What You Need to Know About EPI

Long-term damage to your pancreas can cause poor pancreas function which in time, can lead to exocrine pancreatic insufficiency. This condition causes you to lack the digestive enzymes you require to properly digest food. This disruption can lead to more complications such as your body’s inability to absorb essential nutrients.

Everyday Health says, “EPI is relatively rare, because about 90 percent of your pancreas has to be nonfunctioning or destroyed for it to occur.” EPI can be caused by several conditions which we’ll get into more detail later.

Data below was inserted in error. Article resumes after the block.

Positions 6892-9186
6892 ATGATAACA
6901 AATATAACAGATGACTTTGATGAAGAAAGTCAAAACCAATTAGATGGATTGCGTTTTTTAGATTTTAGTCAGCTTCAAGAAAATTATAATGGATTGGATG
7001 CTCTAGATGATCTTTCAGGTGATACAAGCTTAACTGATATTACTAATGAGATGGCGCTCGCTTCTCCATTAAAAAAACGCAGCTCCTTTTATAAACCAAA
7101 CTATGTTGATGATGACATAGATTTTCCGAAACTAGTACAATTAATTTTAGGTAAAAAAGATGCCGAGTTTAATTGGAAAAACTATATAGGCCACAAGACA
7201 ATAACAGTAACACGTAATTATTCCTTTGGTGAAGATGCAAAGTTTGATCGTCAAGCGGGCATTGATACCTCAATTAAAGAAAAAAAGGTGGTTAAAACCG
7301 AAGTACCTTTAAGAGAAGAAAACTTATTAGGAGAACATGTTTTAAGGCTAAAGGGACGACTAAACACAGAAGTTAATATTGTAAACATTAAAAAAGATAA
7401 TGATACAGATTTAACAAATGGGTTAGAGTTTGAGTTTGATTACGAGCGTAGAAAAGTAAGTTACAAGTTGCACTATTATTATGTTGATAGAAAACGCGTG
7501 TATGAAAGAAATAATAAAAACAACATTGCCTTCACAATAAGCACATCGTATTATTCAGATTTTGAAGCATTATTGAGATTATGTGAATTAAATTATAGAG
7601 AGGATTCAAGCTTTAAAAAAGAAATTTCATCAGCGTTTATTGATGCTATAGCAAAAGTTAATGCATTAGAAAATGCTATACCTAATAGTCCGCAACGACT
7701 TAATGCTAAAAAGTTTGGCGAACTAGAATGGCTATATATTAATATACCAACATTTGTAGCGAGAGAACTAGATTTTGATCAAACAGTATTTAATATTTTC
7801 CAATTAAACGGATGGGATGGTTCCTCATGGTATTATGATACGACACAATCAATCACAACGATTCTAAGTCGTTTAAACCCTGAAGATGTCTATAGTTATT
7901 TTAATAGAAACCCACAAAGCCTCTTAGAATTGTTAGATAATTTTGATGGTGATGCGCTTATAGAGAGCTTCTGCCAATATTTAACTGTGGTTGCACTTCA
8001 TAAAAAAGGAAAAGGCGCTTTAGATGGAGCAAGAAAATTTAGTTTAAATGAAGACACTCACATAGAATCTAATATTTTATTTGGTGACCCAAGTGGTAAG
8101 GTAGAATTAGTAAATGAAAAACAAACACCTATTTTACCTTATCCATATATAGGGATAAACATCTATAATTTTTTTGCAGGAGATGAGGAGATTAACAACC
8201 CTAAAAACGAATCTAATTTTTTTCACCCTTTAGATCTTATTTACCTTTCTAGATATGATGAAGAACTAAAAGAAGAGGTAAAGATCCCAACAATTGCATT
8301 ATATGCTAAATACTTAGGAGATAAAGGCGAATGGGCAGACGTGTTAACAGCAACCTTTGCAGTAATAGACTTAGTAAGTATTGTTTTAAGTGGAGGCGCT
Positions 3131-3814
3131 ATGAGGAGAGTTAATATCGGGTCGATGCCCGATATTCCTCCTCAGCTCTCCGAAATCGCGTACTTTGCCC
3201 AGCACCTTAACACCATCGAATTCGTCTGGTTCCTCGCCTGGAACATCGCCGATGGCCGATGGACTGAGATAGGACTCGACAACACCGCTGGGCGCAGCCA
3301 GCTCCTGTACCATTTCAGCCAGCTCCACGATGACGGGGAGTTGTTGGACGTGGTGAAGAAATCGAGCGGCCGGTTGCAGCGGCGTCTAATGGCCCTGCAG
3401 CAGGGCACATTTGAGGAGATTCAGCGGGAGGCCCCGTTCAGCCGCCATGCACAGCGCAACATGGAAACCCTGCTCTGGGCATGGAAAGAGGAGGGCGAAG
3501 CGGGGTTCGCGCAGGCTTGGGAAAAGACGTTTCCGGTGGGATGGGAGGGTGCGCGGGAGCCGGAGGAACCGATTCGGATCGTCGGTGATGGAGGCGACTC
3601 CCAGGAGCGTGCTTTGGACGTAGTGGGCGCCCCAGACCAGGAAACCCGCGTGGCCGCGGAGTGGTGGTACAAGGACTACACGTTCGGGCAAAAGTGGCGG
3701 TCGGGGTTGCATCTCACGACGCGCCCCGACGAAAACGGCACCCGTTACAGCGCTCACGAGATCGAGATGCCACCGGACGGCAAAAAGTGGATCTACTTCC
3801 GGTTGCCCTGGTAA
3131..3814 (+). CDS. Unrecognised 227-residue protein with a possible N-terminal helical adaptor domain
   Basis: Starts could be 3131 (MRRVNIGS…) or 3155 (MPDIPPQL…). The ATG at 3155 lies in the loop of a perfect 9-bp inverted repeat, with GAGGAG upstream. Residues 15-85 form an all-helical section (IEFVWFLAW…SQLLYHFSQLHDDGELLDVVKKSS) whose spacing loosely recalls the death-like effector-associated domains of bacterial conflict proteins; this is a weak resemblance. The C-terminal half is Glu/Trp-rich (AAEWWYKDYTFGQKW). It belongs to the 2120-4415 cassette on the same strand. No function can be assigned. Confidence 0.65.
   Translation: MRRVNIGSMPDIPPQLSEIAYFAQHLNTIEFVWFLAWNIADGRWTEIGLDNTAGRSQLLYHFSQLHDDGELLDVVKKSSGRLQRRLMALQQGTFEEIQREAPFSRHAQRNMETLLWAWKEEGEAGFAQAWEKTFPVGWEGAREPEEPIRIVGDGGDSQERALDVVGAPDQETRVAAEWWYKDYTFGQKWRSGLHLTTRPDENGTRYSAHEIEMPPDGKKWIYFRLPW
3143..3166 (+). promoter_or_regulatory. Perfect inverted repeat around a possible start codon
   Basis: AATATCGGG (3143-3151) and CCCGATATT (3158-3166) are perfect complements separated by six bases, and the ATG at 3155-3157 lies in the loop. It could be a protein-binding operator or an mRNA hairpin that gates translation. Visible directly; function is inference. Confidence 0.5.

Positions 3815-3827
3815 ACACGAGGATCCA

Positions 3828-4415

Signs of Poor Pancreas Function

You may not notice any signs of poor pancreas function at first. However, as your pancreas becomes more damaged you’ll begin to develop telltale signs of exocrine pancreatic insufficiency.

Let’s take a look at these symptoms next. And remember, EPI is serious, and if you develop any of the following symptoms, be sure to contact your doctor right away.

Abdominal Pain

One of the most common signs of poor pancreas function is abdominal pain. It can typically start in the middle of your abdomen and then it may radiate to your mid or lower back. If this pain lingers for a few weeks, it could be a sign of pancreatic cancer, says Prevention.

Keep in mind, abdominal pain can be a sign of many things ranging from mild to serious so try to remain calm. Talk to your doctor about your abdominal pain to find out if it’s a cause for concern.

Changes in Stool